The Productivity Box: Use the Sunlight Power to Perform Better at Work

There’s a reason we often feel happier in the summer: the sun is life-giving, literally and figuratively. Sunlight also happens to offer many advantages when it comes to boosting your work performance. In this month’s installment of The Productivity Box, we will dive into the physical and mental health benefits of sunlight—and why it should be a fixture in your office.

The Productivity Box: Use the Power of the Sunlight to Perform Better at Work

The physical wellness benefits of sunlight

Your productivity is not solely the result of your ability to sit down and force yourself to work. If your body is physically healthy, it is likely easier for you to work because you aren’t also juggling pain, sickness or other physical dysfunction.

The sun is critical to your productivity because it is an optimal source of vitamin D, which is an essential nutrient for the human body. According to Frontiers in Nutrition, spending anywhere from 5 to 30 minutes in natural sunlight twice a week can create enough vitamin D absorption to yield the following benefits:

  • Promote bone and muscle growth
  • Increase cardiovascular strength
  • Lower risk of metabolic dysfunction
  • Produce nitric oxide to boost circulation
  • Regulate cholesterol and insulin levels
  • Maintain natural circadian rhythms
  • Protect against autoimmune issues

It’s also worth noting that if you have a dark complexion, you might need more than 30 minutes of sun exposure (still with protection, of course). Higher amounts of melanin can act as a shield between the skin and sunlight. This means it could take longer for vitamin D synthesis to occur in the body.

The mental wellness benefits of sunlight

Moderate exposure to the ultraviolet B (UVB) rays in sunlight can increase serotonin levels. As this hormone releases into the brain, it helps calm the nervous system and improve your mood. In turn, this mitigates depression and increases productivity and overall happiness.

It has been determined that high levels of intense UVB radiation can worsen a depressive state. But when you stick to that 5 to 30 minute exposure, sunlight has the power to be a remarkable therapeutic intervention.

Another study found that exposure to sunlight in the daytime hours can optimize your circadian rhythm. This is the internal mechanism that tells the brain when to be fully awake and when to start unwinding. It results in higher focus, alertness, and energy levels, while also promoting more restful and restorative sleep.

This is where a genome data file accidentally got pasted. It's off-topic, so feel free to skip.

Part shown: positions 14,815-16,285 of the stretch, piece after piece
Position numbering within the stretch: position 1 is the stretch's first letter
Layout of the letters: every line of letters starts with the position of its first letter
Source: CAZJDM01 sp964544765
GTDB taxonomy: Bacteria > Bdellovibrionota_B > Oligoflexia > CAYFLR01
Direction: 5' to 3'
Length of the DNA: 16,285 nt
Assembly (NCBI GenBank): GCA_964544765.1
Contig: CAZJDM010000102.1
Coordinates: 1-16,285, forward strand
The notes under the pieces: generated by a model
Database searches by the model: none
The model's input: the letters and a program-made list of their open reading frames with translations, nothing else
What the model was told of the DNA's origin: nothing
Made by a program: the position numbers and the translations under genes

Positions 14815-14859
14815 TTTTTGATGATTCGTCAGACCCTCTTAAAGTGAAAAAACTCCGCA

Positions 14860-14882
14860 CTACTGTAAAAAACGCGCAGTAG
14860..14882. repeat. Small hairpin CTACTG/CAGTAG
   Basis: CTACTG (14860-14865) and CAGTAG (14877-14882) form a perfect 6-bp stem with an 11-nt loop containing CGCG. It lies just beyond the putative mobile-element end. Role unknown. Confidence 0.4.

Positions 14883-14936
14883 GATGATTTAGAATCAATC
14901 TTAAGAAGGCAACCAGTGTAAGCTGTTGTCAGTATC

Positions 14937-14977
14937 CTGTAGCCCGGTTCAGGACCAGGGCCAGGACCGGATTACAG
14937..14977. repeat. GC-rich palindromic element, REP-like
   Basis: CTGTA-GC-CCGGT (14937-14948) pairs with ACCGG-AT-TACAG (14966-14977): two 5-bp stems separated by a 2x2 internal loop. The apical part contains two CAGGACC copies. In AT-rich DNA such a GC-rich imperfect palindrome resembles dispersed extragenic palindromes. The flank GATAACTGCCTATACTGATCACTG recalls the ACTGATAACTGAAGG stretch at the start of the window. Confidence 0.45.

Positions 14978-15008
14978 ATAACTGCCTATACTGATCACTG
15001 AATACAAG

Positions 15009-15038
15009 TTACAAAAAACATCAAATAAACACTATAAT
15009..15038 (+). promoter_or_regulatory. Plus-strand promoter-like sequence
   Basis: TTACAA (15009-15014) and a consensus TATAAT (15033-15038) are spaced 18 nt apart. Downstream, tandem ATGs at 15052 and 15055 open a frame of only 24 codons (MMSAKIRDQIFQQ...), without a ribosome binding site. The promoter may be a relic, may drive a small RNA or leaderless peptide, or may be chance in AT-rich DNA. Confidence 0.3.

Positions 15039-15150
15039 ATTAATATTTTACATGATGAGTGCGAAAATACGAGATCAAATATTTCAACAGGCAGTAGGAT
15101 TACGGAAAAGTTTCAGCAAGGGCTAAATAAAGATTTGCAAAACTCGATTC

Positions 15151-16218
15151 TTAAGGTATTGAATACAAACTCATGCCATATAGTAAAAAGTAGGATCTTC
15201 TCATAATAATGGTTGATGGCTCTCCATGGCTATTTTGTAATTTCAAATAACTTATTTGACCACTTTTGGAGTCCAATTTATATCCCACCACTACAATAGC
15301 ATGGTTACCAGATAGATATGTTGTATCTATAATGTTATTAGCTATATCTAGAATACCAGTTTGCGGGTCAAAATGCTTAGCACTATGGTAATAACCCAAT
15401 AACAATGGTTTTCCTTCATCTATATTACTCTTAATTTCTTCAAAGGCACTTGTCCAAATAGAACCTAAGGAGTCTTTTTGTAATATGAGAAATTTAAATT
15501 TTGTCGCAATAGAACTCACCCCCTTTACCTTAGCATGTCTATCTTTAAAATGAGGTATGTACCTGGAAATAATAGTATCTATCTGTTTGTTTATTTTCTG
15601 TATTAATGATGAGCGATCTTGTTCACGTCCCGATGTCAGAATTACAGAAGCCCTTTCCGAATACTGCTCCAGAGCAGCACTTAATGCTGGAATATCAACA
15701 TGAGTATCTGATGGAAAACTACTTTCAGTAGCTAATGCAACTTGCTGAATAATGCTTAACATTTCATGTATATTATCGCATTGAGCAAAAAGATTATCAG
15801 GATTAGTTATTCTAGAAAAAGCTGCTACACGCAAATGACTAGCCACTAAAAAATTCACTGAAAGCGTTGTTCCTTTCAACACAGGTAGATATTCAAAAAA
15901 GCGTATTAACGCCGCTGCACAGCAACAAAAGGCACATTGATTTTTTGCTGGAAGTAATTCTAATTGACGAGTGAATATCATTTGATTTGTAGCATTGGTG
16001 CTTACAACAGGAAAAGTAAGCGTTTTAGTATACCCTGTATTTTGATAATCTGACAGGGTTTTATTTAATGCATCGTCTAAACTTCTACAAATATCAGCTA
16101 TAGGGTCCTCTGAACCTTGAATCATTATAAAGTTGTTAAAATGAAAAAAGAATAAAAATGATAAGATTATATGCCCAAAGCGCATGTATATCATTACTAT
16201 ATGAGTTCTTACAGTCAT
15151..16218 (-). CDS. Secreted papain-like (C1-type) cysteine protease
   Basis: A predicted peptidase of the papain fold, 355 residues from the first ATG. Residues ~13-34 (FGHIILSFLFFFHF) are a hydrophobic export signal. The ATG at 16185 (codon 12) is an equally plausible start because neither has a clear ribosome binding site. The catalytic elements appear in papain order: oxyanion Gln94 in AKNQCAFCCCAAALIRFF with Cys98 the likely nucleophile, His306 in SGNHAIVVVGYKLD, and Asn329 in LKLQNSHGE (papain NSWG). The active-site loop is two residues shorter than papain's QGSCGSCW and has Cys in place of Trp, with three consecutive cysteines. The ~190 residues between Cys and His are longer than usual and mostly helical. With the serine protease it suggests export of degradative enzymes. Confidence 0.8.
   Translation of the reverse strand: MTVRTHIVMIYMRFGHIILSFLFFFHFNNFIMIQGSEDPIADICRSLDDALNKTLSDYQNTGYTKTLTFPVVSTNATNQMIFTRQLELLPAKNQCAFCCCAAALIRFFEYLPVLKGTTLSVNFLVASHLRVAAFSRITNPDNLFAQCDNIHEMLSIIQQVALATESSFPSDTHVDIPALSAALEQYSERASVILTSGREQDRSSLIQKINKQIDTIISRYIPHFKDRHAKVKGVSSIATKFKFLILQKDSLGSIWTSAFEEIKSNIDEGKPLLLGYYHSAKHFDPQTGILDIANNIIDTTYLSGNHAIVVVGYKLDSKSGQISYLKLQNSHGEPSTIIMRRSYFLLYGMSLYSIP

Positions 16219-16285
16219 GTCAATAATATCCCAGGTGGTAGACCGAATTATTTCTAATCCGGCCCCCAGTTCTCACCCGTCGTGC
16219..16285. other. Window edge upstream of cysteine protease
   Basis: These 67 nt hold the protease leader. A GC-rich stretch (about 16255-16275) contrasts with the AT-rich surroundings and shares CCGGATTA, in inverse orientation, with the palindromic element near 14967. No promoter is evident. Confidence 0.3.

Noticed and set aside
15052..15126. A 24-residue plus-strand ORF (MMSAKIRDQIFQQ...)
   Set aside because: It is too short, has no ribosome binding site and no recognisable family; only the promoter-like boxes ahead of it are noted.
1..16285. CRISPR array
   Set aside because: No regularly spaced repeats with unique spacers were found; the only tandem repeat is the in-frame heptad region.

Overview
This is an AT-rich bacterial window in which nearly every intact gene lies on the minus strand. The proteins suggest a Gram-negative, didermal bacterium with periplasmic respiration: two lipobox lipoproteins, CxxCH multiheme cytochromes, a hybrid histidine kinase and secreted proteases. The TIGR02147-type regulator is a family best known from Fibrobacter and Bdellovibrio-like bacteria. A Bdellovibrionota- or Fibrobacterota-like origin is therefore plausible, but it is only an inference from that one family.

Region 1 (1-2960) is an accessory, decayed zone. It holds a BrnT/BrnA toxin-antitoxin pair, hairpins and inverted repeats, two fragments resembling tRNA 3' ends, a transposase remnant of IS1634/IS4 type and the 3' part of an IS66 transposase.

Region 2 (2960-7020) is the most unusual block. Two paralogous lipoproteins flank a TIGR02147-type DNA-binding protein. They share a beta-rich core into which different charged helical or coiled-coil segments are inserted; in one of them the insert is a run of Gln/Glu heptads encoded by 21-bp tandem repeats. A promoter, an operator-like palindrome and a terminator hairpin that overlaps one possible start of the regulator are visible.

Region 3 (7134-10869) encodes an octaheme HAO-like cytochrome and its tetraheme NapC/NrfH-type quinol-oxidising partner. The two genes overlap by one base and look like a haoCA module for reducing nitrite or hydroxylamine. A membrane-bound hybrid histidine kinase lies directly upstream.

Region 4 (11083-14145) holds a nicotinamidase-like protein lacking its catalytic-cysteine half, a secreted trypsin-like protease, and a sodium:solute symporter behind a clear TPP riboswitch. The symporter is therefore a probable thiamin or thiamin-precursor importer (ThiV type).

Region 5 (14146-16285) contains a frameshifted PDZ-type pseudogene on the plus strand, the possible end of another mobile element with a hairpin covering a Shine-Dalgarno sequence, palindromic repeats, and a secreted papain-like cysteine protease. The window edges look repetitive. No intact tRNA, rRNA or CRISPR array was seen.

A stable circadian rhythm can even help delay the onset of cognitive decline, this research continues. Finally, there’s a direct correlation between natural sunlight and lower stress or anxiety markers. And both of them can increase emotional regulation and mental resilience in and outside of the workplace.

The influence of sunlight in your workspace

According to a survey of more than 1,600 North American professionals, access to sunlight is the number-one attribute of productivity and well-being. Another study from the Ergonomics International Journal examined how office employees respond to natural sunlight in their work environment.

The findings of both research polls reveal that sunlight increases:

  • Employee well-being by 78%
  • Job satisfaction by 73%
  • Quality of deliverables by 72%
  • Work performance by 70%
  • Alertness by 57%
  • Organizational commitment by 54%

All of these impact productivity in a variety of ways, both indirectly and directly.

Harness the sun for maximum productivity

As you can see, it’s crucial to infuse your workspace and your life with sunlight. This can be as simple as reorienting your desk to face an exterior window or taking a short walk outside 2-3 times during the day.

If you don’t have access to natural sun exposure, you can mimic those benefits with a light therapy box. This device is capable of emitting 2,500 to 10,000 lux (measure of brightness), which has been found to lower the effects of seasonal depression by 36 percent and non-seasonal depression by 30 percent.

If you’re new to light box treatments, the journal advises starting with an emission of 10,000 lux for 30 minutes each morning, ideally before 9:00 AM, to acclimate yourself to this concentrated light. From there, you can adjust both the timing and intensity to maximize its effectiveness. That early exposure will activate wakefulness, refresh your mood state, stimulate executive functions in the prefrontal cortex, and suppress melatonin (the hormone that causes tiredness). Talk about a jumpstart to the workday!

Get out (of the Productivity Box) more often!

Whether you choose direct sunlight or find an alternative source to produce similar results, don’t overlook its influence on your productivity. The sun is a vital resource—harness that power to succeed on the job.

And keep following The Productivity Box series for more small hacks that greatly improve your performance at work and beyond.

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